Not many would consider being nicknamed the "Dirt Queen" a compliment.
But Debra Spielmaker, an assistant professor with Utah State University Extension and director of Utah's Agriculture in the Classroom program, is proud to own up to it.
And when she discovered Utah's fourth-grade students were averaging 62 percent on the soils section of the Utah State Standardized Science Test in 1998, it was her love for all things agricultural that propelled her to want to do something about it.
"(Students) had never heard it talked about in any revered sort of light," Spielmaker said. "They'd never made the connection between dirt and their food, their clothing and their homes. When they heard 'Your clothes are dirty' or 'You've got dirt on your shoes,' it was viewed as being mundane."
So what to do with students who don't know dirt about dirt? Show them the connection between dirt and their everyday lives, Spielmaker said. And those are numerous, stretching even as far as computers (with plastics derived from fossil fuels) and electricity (if a coal fire is used).
The former middle school teacher decided the best way to tackle the problem of raising test scores was making a video for teachers to use in the classroom — "Dirt: Secrets in the Soil."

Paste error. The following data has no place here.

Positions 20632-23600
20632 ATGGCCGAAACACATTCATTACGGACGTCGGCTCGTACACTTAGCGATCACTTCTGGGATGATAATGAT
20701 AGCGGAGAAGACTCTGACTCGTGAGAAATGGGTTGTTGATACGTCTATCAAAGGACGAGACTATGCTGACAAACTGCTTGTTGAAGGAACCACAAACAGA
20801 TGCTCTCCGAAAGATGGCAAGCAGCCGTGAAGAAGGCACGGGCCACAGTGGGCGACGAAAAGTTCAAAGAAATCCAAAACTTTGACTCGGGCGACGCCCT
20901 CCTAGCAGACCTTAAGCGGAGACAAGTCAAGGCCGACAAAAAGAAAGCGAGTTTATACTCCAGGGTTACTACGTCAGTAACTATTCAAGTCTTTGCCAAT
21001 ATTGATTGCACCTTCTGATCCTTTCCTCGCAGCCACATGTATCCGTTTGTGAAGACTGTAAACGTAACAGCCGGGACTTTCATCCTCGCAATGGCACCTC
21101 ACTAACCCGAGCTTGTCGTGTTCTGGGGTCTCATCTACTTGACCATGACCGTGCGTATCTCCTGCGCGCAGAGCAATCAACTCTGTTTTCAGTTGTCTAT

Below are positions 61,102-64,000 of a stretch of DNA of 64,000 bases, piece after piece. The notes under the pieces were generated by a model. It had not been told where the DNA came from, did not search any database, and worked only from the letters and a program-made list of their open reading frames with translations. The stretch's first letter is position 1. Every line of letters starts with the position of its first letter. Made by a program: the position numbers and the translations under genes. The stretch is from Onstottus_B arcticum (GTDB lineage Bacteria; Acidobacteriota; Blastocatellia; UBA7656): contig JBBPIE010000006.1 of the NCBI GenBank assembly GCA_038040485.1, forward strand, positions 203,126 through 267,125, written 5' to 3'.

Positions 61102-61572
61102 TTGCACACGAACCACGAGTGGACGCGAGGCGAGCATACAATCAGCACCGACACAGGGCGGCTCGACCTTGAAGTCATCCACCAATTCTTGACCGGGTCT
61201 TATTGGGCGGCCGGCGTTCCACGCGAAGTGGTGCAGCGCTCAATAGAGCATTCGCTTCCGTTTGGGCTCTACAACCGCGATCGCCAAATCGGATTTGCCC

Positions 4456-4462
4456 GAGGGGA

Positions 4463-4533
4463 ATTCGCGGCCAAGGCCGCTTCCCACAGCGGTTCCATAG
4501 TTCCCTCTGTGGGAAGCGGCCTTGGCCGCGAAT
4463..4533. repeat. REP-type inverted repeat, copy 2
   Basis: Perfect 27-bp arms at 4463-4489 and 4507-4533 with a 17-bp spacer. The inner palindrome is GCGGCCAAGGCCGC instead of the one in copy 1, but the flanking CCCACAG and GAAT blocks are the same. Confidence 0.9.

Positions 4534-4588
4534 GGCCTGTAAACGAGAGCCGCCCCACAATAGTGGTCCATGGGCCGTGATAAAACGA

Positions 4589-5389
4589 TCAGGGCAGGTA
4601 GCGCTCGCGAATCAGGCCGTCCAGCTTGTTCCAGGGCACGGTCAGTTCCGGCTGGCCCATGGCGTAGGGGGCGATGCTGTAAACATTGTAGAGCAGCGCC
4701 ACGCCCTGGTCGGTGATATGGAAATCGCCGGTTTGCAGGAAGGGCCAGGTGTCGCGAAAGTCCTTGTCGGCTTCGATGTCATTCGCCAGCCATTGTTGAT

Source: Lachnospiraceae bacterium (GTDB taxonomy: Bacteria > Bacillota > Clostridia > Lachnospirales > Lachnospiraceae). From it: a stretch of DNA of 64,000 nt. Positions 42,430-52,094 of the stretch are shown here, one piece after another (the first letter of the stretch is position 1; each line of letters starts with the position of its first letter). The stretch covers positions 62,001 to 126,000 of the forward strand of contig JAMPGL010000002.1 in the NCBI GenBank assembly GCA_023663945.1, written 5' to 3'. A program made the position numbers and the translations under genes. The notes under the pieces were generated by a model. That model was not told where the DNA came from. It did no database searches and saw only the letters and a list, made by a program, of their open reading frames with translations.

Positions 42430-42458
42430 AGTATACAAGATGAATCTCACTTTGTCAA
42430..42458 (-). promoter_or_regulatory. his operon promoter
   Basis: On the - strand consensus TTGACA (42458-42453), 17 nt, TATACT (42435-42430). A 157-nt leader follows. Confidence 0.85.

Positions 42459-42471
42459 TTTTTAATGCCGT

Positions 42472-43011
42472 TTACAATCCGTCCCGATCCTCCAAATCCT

With the help of Ron Nichols of the Natural Resources Conservation Service, KUTV-TV and several grants from organizations including the Grantsville Soil Conservation District, the six-segment, 60-minute program was made. Over the course of five months and filming locales that spanned areas like Cache Valley, St. George and Tooele, the video was completed and distributed across the state. What Spielmaker originally imagined would be 35 minutes long ended up coming in at 62, with Channel 2 providing clips taken from just under 300 tapes of their own material.
Within less than two years after it was implemented, Utah student test scores improved an average of 20 percent.
And Utah isn't the only place elementary students are benefitting from it. Just last week, "Dirt" was broadcast on closed-circuit TV throughout Kentucky as part of their soils unit. It's also been sold to teachers in Maine, Alaska and Texas.
Not only have test scores improved drastically, but students are now interested in something as "mundane" as dirt, effectively learning the difference between sand, silt, clay and loam and the effects of erosion.
"Which is great because it's something that's not very sexy, yet every living thing is dependent upon soil," Nichols said. "And, based on the test scores, I think it's clear that (students) are now soil savvy."
"(The program) is really, really good. It's something most of the teachers and students know nothing about," said Constance Huntsman of South Jordan's Welby Elementary, who has used it for the past two years. "It used to be we'd tell them 'dirt' and they'd get this deer in the headlights look."
It's even made Spielmaker, who appears in some of the video's segments, into a celebrity of sorts.
"Kids come up to me and say, 'You're that lady that does that chemistry and water and dirt stuff,' " Spielmaker said. "I've had that happen to me about three times."
The video will probably be used for another five years or so, Spielmaker estimates, until it's "not cool anymore" and she stops getting recognized.
Until then, autographs signed in mud seem only a stone's throw away.